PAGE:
Setting goals to aspire to in 2006

A man should look for what is, and not what he thinks should be.
Albert Einstein

If you have time to whine and complain about something then you have the time to do something about it
Anthony D’Angelo

We have in fact, two kinds of morality, side by side: one that we preach, but do not practice, and another that we practice, but seldom preach.
Bertrand Russell

The welfare of each is bound up in the welfare of all.
Helen Keller

If you think that you are where you are just because you worked hard, it is easy to become self-righteous and make classist moral judgments about others.
Charlotte Bunch

Man becomes great exactly in the degree in which he works for the welfare of his fellow-men.
Mohandas Gandhi

Anyway, no drug, not even alcohol, causes the fundamental ills of society. If we’re looking for the source of our troubles, we shouldn’t test people for drugs, we should test them for stupidity, ignorance, greed and love of power.
P. J. O’Rourke

It is partly to avoid consciousness of greed that we prefer to associate with those who are at least as greedy as we ourselves. Those who consume much less are a reproach.
Charles Horton Cooley

It is no measure of health to be well adjusted to a profoundly sick society.
Jiddu Krishnamurti

Perhaps in time the so-called Dark Ages will be thought of as including our own.
Georg C. Lichtenberg

Are they waiting for a corpsesicle?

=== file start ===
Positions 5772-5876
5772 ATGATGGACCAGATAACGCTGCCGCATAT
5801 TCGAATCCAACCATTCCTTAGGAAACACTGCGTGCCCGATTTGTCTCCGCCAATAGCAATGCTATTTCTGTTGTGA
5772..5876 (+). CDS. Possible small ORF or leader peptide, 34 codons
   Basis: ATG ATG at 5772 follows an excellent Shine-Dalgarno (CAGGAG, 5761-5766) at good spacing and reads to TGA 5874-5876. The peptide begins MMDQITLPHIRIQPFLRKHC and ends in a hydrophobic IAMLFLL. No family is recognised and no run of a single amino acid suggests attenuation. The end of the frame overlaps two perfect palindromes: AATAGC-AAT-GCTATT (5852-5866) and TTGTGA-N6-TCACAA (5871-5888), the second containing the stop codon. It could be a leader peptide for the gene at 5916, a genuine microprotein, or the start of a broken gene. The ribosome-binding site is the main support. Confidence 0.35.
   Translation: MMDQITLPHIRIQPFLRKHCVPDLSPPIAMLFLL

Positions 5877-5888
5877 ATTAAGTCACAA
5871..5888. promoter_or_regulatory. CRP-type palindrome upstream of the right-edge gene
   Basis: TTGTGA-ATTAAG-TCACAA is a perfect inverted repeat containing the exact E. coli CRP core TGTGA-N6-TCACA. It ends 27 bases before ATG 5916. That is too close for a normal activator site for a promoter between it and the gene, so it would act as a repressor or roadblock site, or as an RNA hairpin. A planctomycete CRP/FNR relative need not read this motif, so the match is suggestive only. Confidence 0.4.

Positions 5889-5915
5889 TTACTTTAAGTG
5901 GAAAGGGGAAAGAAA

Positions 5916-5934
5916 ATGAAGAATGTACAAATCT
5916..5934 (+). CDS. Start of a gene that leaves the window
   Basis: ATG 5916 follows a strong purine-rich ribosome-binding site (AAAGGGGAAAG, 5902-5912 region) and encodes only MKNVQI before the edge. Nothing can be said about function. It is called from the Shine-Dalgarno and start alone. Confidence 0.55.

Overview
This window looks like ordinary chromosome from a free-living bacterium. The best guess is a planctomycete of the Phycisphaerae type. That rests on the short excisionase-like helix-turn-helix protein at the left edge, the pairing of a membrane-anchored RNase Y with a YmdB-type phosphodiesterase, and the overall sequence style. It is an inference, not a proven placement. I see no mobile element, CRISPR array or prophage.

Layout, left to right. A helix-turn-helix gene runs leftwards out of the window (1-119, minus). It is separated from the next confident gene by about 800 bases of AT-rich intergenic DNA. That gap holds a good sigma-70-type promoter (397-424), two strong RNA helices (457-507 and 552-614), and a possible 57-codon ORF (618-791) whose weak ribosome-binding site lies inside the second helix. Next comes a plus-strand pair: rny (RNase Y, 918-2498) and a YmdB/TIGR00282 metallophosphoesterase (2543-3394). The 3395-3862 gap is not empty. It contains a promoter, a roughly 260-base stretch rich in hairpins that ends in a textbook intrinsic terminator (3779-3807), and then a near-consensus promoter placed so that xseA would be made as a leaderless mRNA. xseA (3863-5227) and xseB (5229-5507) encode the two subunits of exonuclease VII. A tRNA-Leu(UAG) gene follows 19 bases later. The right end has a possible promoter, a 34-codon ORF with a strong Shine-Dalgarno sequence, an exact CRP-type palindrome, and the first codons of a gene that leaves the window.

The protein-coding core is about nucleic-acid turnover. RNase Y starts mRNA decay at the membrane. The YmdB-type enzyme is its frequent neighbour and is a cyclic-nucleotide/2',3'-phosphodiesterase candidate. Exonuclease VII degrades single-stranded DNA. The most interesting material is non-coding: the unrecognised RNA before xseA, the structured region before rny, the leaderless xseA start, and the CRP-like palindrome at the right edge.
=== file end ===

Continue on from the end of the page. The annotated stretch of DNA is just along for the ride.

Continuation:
You may have noticed it is more than a little nippy outside these days. And while the bright moon and stars are a very pretty sight, that clearness of the air means the temperature plummets overnight. Factor in the wind chill and you have conditions threatening to life and limb. The one question on the lips of the homeless these days is “are they going to open extra space for shelter at night”? Rumours run rampant through the homeless community, but at the time this is written there are only the (inadequate) beds at the Salvation Army. With bright sunny days perhaps those with shelter do not realize just how dangerous these clear, freezing nights are to those unwillingly consigned to residing on the mean streets of Abbotsford. I have heard of one of the local churches that has regular contact with the homeless community whose attempts to open their (church) doors to these cold people is tied up in red tape thrown up by the city. If the politicians are hoping that the cold will drive the homeless out of town, where they do they expect the homeless to go? That person snoring sitting there in the Library may well have spent the night walking around to keep warm enough to see the dawn and need to get enough sleep in order that they can have the energy to spend this evening moving about so that they can survive to tomorrows dawn.